An elderly, pony-tailed man named Perry stood under a conifer tree on a weekday morning. Resting on the ground near him were various empty grocery sacks and a sign soliciting donations for Perry’s one and only project in the neighborhood: beautification.
Since moving to the neighborhood almost three years ago, I had met Perry several times and thanked him for picking up trash and maintaining the landscaping of the traffic islands. A few times I’d even donated to the cause. Not a single day went by when I didn’t see Perry picking up trash and occasionally vaping dank weed while doing so.
A year ago, I got Perry’s story from neighbors. He’d been homeless in the neighborhood for over a decade and performing the same clean-up duty the whole time. For seven years he had lived in an overgrown vacant lot along a creek and planted an informal community garden and shared his produce. But his pastoral life ended when an absentee landlord finally showed up and evicted him. A little while later, dilapidated RVs, cars, trucks, tents and pallet shanties were erected near the area. Perry’s presence had prevented the encampment and once established, it took five years for the city to finally clear it.
I was on a bicycle ride to visit my dad in assisted living when I saw Perry. I pulled over and struck up a conversation that began with me thanking him again for his service. As I’ve written recently in this newsletter, I have started asking more probing questions of the homeless I encounter because I want deeper understanding. In short order, Perry informed me:
He hadn’t worked in 35 years. He was a full time “volunteer.” He collected no Social Security. He’d grown up in the neighborhood. He slept most nights in a mobile contraption resting not too far away.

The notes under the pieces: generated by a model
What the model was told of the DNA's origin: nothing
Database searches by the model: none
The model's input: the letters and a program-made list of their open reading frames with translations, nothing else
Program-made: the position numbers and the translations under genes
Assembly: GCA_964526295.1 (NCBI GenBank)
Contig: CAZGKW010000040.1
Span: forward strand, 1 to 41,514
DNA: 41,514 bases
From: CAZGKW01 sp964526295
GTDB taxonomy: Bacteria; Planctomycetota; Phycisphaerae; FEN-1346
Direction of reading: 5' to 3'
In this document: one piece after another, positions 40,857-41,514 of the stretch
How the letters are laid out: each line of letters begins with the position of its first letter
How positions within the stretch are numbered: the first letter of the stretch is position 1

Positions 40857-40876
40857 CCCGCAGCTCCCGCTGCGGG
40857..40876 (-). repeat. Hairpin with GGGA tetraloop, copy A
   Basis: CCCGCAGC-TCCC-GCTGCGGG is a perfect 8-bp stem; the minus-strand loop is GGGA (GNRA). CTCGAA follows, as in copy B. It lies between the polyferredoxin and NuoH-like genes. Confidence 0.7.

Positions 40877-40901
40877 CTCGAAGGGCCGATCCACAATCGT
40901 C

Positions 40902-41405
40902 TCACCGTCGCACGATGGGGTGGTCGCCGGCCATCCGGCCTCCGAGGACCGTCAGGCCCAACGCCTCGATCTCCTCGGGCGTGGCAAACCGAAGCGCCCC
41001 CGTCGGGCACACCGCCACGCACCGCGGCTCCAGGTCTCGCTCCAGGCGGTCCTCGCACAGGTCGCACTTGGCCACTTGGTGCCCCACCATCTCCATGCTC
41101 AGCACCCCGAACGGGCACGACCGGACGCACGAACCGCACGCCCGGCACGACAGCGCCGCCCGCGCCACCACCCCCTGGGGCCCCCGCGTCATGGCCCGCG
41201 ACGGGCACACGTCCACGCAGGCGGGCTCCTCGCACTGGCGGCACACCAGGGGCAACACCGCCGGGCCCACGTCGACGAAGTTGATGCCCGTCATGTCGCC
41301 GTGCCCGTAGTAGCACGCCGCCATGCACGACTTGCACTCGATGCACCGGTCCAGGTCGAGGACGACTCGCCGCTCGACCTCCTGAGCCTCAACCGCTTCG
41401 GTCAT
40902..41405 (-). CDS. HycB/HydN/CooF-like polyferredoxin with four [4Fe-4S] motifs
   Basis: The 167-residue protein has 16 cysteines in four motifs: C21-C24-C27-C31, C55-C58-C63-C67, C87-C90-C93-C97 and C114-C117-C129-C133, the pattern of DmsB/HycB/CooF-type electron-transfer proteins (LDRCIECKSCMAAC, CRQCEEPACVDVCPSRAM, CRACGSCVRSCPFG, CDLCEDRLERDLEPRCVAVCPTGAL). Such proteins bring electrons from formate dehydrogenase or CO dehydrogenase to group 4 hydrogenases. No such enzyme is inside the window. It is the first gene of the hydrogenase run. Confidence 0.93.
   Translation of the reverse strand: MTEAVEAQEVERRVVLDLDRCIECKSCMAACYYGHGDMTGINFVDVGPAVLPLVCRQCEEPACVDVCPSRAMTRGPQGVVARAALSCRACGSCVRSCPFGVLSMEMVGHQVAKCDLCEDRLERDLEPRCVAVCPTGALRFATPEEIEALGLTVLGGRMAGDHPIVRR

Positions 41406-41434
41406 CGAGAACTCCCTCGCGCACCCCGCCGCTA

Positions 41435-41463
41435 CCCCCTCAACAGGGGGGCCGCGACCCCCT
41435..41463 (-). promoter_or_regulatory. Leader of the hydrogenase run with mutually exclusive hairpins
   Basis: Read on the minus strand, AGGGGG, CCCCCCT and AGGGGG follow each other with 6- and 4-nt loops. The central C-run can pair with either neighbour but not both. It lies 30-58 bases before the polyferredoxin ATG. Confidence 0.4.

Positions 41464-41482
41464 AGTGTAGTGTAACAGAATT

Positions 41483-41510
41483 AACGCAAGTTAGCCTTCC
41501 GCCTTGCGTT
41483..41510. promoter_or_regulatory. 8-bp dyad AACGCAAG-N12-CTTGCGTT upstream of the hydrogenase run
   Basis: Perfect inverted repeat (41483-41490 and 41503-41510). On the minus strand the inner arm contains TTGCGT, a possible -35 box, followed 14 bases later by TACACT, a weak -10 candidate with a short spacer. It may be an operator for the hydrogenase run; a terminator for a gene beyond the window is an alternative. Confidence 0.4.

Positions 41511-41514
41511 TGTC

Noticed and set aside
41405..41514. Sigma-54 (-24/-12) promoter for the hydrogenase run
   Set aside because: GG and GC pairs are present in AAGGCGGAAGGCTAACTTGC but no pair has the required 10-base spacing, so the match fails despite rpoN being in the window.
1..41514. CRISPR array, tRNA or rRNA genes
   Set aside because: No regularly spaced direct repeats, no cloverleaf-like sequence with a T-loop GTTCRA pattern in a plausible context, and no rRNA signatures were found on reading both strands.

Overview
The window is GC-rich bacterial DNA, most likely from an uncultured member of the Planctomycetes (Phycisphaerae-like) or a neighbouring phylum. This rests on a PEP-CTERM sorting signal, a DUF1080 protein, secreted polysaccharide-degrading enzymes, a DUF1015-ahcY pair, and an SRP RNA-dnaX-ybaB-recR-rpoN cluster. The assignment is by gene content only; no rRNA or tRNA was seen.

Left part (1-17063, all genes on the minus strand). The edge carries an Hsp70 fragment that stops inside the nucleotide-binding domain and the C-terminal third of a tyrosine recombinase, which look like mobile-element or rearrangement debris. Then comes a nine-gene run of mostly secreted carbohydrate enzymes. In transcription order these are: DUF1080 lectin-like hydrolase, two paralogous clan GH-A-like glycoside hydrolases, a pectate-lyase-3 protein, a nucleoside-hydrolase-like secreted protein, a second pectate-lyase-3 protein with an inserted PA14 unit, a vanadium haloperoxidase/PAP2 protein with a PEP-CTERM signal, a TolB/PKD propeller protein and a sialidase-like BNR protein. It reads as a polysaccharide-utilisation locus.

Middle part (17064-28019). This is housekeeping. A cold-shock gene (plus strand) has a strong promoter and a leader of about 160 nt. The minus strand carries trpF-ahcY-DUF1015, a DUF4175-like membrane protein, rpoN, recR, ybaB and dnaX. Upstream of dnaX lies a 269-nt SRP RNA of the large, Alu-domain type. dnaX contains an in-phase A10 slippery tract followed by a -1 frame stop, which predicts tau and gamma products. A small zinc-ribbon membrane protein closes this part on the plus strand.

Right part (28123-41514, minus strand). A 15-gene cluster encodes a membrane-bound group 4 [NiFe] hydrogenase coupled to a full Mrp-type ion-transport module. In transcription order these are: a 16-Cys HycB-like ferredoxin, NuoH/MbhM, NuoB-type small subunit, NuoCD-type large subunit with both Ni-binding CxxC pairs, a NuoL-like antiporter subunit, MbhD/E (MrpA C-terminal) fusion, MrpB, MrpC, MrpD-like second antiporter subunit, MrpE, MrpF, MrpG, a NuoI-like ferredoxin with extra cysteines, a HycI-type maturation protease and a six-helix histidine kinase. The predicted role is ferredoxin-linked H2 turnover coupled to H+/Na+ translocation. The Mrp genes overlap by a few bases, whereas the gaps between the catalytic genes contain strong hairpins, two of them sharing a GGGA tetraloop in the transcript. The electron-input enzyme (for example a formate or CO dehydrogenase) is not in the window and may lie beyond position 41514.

Would I like to see it? You’re damn right I wanted to see it.
Perry had constructed a makeshift tiny trailer covered in black plastic that he towed with a bicycle. It kind of reminded me of a covered wagon on the Oregon Trail. Perry opened the wagon and let me look inside. Someone had recently broken into it and stole some of his belongings. He wasn’t upset. Some people needed things worse than he did, Perry told me.
He asked me if I knew anyone who needed a bike. He’d rescued a nice kid bike from a dumpster. I told him I did not but he could just leave it in the park. Someone would claim it right away. Perry wouldn’t do that. No way the bike was going to some meth miscreant. It was a contradiction of his earlier philosophical statement about possessions, but I didn’t press it.
I had to get moving. I fished out four bucks and handed them over. He thanked me. Right before I left, I asked him about the white or red t-shirts I always saw him wearing, with PERRY emblazoned across the front and S.O.S Save our Sellwood across the back
Perry told me a man in the neighborhood was so taken with the ongoing beautification efforts, that he had them made!
That made me smile. Yet another person in my neighborhood is noticing local homeless people and doing something positive.
More of this type of action! Let’s go beyond handing out food, water, books, pipe tobacco and sleeping bags (and Old Crow). Let’s get more creative to help.
Sure, it was only some custom t-shirts, but embrace the effort and metaphor. Act.